, The apparatus of the present invention is useful in testing an annular seal disposed between the exterior of a vertical tubular member and a wellhead or similar tu bular member within which the tubular member is supported. It includes means for isolating the bore of the inner tubular member from the space directly above the annular seal and means for applying pressure to the top of the annular seal to increase the differential pressure acting across the seal without pressurizing the bore of the inner tubular member. Means extending within the tubular member are also provided for monitoring a physical property of that portion of the inner tubular member situated below the annular seal to detect any changes in the monitored property indicative of an increase in external pressure acting on the inner tubular member in response to an increase in the differential pressure across the seal. In a preferred embodiment a plurality of extensible arms are provided for contacting the inner wall of the tubular member and are adapted to detect any change in the inner diameter of the tubular member.

BRIEF DESCRIPTION OF THE DRAWINGS FIG. 1 is a cross-sectional elevation view of a subsea wellhead and associated apparatus in combination with the apparatus of the invention.

FIG. 2 is an enlarged elevation view of the apparatus of the invention depicted in FIG. 1.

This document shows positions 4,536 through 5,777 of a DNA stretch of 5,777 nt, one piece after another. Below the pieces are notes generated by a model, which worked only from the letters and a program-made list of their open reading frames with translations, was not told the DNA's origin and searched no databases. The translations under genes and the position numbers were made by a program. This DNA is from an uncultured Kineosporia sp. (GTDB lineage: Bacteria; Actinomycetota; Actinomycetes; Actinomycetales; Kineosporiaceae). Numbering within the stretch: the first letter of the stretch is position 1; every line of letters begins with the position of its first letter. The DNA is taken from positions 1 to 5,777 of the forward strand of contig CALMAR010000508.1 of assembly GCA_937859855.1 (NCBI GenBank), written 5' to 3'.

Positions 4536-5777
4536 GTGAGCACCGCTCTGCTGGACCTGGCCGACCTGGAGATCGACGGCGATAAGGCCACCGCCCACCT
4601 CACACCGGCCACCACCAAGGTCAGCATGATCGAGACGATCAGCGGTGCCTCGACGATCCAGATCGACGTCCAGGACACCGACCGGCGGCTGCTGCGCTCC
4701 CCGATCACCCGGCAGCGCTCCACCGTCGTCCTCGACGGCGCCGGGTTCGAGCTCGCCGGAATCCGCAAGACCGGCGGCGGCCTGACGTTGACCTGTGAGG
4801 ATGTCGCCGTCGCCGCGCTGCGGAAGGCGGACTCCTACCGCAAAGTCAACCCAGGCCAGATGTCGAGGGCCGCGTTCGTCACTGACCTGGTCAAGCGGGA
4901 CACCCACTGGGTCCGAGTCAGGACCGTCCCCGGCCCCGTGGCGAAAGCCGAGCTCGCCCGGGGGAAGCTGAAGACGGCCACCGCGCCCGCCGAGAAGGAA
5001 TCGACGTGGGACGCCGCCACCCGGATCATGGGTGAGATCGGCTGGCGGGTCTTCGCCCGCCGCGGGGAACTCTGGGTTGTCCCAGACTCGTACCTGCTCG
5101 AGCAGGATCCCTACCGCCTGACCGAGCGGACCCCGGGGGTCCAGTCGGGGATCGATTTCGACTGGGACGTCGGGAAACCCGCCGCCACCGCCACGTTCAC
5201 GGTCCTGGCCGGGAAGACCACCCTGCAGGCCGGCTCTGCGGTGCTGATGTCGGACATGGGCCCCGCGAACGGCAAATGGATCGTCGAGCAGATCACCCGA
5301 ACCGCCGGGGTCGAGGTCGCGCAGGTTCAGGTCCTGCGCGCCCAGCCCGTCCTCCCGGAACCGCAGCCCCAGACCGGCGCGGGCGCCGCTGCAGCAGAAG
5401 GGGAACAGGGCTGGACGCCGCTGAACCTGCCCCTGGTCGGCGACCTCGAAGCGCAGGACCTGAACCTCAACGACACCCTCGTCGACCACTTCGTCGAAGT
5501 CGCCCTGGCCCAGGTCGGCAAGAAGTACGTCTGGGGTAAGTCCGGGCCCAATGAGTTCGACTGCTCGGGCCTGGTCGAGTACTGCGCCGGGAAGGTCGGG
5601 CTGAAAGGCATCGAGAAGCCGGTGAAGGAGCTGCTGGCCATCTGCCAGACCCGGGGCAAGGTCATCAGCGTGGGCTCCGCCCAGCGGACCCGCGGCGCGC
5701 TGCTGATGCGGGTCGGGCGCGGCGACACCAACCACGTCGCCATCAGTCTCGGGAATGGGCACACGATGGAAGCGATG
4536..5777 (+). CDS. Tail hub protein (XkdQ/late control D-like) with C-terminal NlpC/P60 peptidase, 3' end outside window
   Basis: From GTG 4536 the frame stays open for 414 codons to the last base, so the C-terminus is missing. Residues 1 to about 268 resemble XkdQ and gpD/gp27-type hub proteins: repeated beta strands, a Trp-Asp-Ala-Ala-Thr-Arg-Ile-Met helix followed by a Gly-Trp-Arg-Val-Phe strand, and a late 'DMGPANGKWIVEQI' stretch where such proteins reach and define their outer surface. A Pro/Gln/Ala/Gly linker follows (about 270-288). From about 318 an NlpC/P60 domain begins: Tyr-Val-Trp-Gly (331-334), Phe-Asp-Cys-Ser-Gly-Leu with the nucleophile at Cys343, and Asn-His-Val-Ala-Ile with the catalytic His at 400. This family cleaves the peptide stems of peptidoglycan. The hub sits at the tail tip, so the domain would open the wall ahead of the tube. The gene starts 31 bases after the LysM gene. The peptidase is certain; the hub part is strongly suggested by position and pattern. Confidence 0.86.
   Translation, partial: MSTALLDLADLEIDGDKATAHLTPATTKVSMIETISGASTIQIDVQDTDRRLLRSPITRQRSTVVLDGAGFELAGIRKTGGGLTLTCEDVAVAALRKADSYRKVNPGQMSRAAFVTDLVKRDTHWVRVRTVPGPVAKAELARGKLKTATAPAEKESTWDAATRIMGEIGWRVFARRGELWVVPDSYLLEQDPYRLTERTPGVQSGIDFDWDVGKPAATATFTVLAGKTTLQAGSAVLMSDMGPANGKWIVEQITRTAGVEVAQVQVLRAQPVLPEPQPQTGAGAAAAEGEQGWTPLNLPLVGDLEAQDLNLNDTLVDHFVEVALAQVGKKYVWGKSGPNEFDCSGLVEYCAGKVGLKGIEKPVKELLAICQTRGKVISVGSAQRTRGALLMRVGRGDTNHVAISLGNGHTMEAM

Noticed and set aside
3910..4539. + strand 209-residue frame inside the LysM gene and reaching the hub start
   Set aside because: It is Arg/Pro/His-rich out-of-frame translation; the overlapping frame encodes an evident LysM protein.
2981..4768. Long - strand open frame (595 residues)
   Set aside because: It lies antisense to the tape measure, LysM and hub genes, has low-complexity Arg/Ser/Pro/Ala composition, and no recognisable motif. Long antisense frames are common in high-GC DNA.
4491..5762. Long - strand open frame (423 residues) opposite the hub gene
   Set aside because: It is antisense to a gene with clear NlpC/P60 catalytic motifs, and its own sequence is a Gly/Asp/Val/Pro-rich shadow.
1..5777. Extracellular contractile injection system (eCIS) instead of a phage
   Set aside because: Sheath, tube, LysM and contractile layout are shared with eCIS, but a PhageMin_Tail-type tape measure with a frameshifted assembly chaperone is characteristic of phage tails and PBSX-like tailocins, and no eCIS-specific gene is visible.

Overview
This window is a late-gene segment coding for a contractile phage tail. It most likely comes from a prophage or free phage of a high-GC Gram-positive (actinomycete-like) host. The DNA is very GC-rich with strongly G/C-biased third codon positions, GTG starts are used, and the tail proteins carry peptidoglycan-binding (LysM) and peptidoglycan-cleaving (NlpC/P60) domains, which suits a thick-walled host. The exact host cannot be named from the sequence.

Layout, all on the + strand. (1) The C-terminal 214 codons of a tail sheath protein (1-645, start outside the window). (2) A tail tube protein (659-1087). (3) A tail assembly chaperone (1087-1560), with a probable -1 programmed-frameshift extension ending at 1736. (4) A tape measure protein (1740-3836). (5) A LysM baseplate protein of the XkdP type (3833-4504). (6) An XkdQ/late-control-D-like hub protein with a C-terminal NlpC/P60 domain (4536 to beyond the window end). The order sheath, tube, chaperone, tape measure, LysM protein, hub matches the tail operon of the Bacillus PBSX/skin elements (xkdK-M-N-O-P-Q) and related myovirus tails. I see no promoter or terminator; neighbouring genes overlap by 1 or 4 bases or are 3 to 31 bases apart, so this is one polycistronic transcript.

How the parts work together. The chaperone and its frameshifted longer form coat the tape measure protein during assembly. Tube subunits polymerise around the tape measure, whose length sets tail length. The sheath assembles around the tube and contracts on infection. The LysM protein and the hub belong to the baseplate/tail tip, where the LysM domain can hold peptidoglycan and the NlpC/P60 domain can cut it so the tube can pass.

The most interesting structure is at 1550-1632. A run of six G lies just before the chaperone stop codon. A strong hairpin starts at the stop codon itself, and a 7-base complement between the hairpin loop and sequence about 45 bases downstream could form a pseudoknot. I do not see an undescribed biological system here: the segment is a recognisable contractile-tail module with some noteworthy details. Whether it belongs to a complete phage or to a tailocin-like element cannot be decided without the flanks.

DESCRIPTION OF THE PREFERRED EMBODIMENTS FIG. 1 of the drawings depicts a cross-sectional elevation of a wellhead designated by numeral II. It will be noted to have a generally cylindrical configuration. Disposed about the inner circumference of its bore is an inward extending beveled shoulder I3 which serves to support an inner string of casing within the wellhead The wellhead is shown connected to the upper end of a string of casing identified by numeral 15. This connection, may be threaded. welded or any of the other well known connections for joining tubular members for high pressure service. Casing string 15 is shown extending downwardly into a borehole 17 in which it is anchored by means of cement 19 disposed in the annulus between the casing and borehole.

An inner string of casing 21 is shown in the drawing positioned concentrically within outer casing string 15. A casing hanger 23 is connected to the upper end of this inner string. The casing hanger is sized to fit within the inner bowl of the wellhead and is beveled around its outer periphery so as to uniformly engage and to be supported by the inwardly extending shoulder identified by numeral 13. It is provided with a seal assembly 25.disposed about its outer periphery. The upper interior of the hanger forms a bowl similar to that of the interior of the wellhead and is provided with a. shoulder extending around the inner periphery designated by numeral 27 which is adapted to support an inner concentric pipe string.

Positioned above the wellhead is a portion of a blowout preventer'stack designated generally by numeral 29, which is typical of those used commercially in floating drilling operations. The BOP stack normally includes several ram-type preventers and a bag-type preventer. The portion shown includes a single ram-type preventer 31. A section of the drill string 35 is shown extending downward through the inner bore of the BOP stack and preventer 31 is depicted with its rams 33 closed, sealing the annulus between the bore of the BOP and the drill string.